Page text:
The sky's the limit for young director

Emma Feather Shaw, who will direct Glitter and Spit at the Athenaeum Theatre from August 6-15....
Emma Feather Shaw, who will direct Glitter and Spit at the Athenaeum Theatre from August 6-15. PHOTO: LINDA ROBERTSON
She works three jobs, directs plays, performs in cabarets and organises new ventures. Rebecca Fox finds out how Emma Feather Shaw finds time for it all.

Feather Shaw appears fearless.

From getting up on stage in her undies and corset with her hairy legs on display to starting her own production company, she gives it all a go.

At just 24, she is determined to make things happen for herself now rather than looking to see what she can do in the future.

''People get so focused on what they want to do in the future. Why don't they do it now? In Dunedin there is a lot of DIY. You just do it.''

She returned to Dunedin late last year - she graduated with a bachelor of theatre studies degree from the University of Otago in 2011- after travelling. Ms Feather Shaw has visited 17 countries in the past few years, keeping active in performance and circus circles along the way.

Now she is back doing what she loves, directing a play for The Globe Theatre.

''I love organising things. I love all the little bits and pieces which come into it - finding the set, finding the frocks, I really love spreadsheets and the satisfaction of crossing something off the `to do' list - like finding a tutu in an op shop.''

Directing for her was like being the ''trial audience'': being able to see the changes needing to be made so the audience got the most from the experience, she said.

''You are the only eyes from out there in the audience that can tell them what is working and what's not.''

She first directed a play for The Globe, Duncan Sarkies' LovePuke, after she graduated.

This year The Globe had a gap in its schedule and approached her to see if she would be keen to fill it. Because of repair work to the theatre, productions were being staged in the Athenaeum or the Playhouse Theatre, which changed what they could put on it the spaces, she said.

''I love the Athenaeum. It's kind of run down, but has so much character. There is plants growing out of the walls.

''It isn't that much different, I remember, to a few years ago directing at The Globe and at the end of the night having to pull tarpaulins over the chairs in the auditorium to stop the rain coming through the roof.

''So working in the Athenaeum is my kind of theatre.''

She decided any work she did needed to be contemporary and from a New Zealand writer, something that appealed to the younger student demographic in the city.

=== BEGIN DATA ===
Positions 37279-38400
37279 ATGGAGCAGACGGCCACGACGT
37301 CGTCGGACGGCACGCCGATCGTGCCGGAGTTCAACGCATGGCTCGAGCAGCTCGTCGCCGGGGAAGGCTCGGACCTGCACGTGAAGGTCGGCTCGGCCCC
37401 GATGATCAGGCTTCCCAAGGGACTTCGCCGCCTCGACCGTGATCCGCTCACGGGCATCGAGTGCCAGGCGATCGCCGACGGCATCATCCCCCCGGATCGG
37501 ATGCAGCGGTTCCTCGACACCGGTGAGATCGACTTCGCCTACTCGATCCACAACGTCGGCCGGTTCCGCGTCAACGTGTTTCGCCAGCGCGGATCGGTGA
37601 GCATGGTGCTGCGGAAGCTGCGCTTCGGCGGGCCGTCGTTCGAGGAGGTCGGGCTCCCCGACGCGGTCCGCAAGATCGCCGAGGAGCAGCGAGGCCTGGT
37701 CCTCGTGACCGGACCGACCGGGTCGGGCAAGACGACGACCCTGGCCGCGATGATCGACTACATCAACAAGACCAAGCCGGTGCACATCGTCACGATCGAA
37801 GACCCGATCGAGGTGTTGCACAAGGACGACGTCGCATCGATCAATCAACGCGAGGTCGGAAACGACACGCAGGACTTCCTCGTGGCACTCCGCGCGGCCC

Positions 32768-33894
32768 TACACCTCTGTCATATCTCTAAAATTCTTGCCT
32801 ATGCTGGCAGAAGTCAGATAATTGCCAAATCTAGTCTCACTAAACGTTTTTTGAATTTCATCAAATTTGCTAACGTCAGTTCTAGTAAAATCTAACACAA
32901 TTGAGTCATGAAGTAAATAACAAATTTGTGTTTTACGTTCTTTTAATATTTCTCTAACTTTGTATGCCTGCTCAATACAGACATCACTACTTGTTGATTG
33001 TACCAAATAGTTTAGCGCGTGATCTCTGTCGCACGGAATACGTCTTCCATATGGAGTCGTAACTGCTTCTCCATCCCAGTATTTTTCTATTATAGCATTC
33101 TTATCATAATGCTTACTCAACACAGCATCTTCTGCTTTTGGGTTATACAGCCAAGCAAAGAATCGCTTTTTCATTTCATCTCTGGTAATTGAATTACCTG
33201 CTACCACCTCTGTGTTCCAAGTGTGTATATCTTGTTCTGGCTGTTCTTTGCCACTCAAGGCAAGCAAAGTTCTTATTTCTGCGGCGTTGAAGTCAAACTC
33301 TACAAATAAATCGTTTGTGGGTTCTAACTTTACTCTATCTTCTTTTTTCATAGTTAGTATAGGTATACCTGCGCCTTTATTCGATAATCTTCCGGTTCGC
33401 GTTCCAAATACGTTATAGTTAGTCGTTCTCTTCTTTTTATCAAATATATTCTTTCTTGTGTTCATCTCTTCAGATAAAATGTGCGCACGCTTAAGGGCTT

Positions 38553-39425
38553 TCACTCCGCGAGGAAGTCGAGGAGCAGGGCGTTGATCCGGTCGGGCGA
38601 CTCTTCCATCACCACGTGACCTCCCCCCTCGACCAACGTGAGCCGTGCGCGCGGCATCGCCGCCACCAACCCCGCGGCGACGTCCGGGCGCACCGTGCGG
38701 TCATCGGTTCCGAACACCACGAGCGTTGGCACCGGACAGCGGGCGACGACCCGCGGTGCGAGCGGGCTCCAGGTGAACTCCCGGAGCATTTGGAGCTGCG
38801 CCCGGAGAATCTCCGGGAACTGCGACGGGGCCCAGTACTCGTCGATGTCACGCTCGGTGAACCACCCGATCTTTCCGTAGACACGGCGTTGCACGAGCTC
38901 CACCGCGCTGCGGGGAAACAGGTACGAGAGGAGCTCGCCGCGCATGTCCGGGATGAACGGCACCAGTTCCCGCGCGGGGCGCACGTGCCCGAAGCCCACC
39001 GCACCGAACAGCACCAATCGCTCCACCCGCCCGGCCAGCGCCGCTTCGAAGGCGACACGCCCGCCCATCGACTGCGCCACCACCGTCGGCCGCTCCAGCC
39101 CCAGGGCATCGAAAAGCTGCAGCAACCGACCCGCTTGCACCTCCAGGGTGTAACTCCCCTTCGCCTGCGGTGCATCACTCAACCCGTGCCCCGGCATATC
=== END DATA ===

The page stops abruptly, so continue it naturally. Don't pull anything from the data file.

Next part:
''We need to really kind of target them.''

Given that she had directed a piece on sexual assault earlier this year, she wanted to give her ''heart and soul'' a break from handling heavy topics.

''I was really set on a comedy, getting some comic relief for myself.''

After a suggestion from The Globe's Rosemary Beresford, New Zealand playwright Robert Lord was chosen, only he had written about 20 plays.

''OK we've picked a playwright, he's got this deep connection to Dunedin ... he died here in the early '90s.

''But what play?''A play called Glitter and Spit stood out but it had a running time of only 45 minutes, so she came up with the idea of a double bill, enlisting fellow theatre programme graduate Brownyn Wallace (The Cape) to direct Balance of Payments.

''The description of the characters sold me on Glitter and Spit; the contrast between this woman sitting in a wheelchair in a tutu and this person who gets changed into these odd outfits.''

Robert Lord did satirical pieces on political issues of the day, which was what Balance of Payments was based on, she said.

''It's a family piece. The parents, the son, the vicar and the clients. The parents ''dispose''of the clients of their son. I kind of see it as looking at a dysfunctional family.

''It's ridiculous. Hilarious. But it makes you think what is wrong with this world?''Earlier this year, she started production company Feral Grace Productions and had put on two plays this year, as well as cabaret and poetry nights.

''I love curating, producing and directing. I'd love to be an artistic director of a theatre.''

But she also wants to keep learning and would love to teach, having been inspired by her Logan Park drama teacher the late Denise Walsh.

''I see a lot of her in myself in the way I direct: the big ideas, the ''you know what I mean da, da, da'' as I can't get the words out. I catch myself doing that, I call it my Denise moments.''


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